My Top Five Films... and why

Friday, 5 June 2009

I often quote my top five favourite films, however rarely do I justify my reasoning behind them, so I thought that I would here say a short bit about each (I could say a lot more I promise), what I like about each film and therefore why they are five star films, and why they are in the ‘top five’.

Just for the record this list is alphabetical, mainly because I can’t make my mind up on the order of the top three! Also there are many films that could be in this list and they do rate in my favourite films, however these listed below are the films that I really rate!

The List

One brief warning, there will be spoilers below!

Donnie Darko (Richard Kelly - 2002)

First off; the plot! The film is centred around the character of Donnie Darko being told by Frank, a six foot bunny rabbit, that the world is going to end in 28 day, 6 hours, 42 minutes and 12 seconds, whilst at the same time saving his life. Over the following 28 days the film follows him as he begins to learn about some of the things that govern his reality which ultimately lead to the destruction of the universe.

I always find placing things into genres, however if I was to with Donnie Darko I would say that it would fall into the fantasy genre, with a hint of science fiction with a smidgen of mystery. The thing with this film is that it took me a while to get my head around it, I really liked it the first time I watched it through, however it wasn’t until I had watched it through a couple of times did I begin to understand it. So, if you are the kind of person who doesn’t like to think in a film, this really isn’t for you!

With this film the is a complex story running through it which is enhanced by the acting, music, production, special effects, etc. This makes a change, as many of the films that have been made recently that have a really lame story line, however are made popular by either the actors chosen or the special effects that were used.

Donnie Darko is a film that mixes a really interesting, deep, story line, with expressive characters. A lot of time and effort went into creating the story, that mixed with the stunning film work, editing and post production comes together to create an amazing film that you can watch over and over again and find something new in it each time.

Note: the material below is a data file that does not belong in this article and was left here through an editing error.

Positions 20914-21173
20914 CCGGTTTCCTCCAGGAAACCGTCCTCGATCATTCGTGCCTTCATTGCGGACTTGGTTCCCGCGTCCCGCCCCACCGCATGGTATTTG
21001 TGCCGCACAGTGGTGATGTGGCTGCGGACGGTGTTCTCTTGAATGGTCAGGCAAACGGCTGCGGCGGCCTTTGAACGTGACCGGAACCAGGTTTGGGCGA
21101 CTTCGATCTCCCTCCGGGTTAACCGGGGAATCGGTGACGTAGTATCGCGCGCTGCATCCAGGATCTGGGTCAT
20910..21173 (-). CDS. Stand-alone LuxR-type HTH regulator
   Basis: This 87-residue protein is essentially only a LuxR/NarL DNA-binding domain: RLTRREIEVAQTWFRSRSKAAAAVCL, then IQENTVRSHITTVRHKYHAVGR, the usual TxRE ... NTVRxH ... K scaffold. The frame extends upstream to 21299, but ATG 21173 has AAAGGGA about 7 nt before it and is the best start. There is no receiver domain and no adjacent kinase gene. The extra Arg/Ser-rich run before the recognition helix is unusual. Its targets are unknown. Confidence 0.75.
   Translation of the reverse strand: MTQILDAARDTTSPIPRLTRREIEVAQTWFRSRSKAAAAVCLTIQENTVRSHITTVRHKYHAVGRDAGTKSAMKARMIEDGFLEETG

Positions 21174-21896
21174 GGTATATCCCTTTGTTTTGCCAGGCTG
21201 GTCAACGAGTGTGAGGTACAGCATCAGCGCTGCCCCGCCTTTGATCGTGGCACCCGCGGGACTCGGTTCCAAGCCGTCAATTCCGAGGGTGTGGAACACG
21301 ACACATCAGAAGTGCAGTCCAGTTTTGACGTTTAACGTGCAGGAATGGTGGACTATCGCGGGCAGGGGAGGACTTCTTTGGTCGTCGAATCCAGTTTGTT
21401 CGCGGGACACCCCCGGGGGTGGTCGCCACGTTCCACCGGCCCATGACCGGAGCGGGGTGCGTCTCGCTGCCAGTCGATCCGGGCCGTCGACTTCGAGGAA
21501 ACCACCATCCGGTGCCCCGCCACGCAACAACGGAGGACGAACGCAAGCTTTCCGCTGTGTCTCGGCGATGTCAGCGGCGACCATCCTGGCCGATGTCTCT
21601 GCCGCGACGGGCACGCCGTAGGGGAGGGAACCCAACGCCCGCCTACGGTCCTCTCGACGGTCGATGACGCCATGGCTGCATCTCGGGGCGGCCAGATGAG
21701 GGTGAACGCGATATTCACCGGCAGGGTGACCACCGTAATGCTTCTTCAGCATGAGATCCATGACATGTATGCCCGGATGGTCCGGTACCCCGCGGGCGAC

Lord of the Rings (Peter Jackson 2001-2003)

If you have missed this film then I have to ask “have you been of this planet in the last years?” In summary the story follows the quest to destroy a ring in which is contained all of the evil in Middle-Earth. The main character is that of Frodo Baggins who accepts the task of going to Mount Doom to throw the ring into the lava from where it was forged. Meanwhile the rest of Middle-Earth is plunged into war around the rising dark forces.

I think the only way to describe these films is epic. Just the shear size and scale of what goes on within the film, how it is put together, et al is just impressive, and therefore to go through each film individually briefly would just be impossible. However I’ll include some of the highlights across the films.

Firstly to the musical score behind the film. The music, composed by Howard Shore, is up there in one of the most well known composition of late. The music conveys perfectly what is happening on screen and rather than distracting or going unnoticed in the story it complements the action happening on screen.

Secondly a small bit of trivia (shamelessly ripped from IMDB) the first film in the trilogy had 540 computer-generated images, Two Towers improved on that and had 799 while Return of the King almost doubled that with 1488. Seriously the effects in this film are really really well done. There is a whole combination of effects, spanning from very impressive CGI, right the way through to oversized models which look absolutely stunning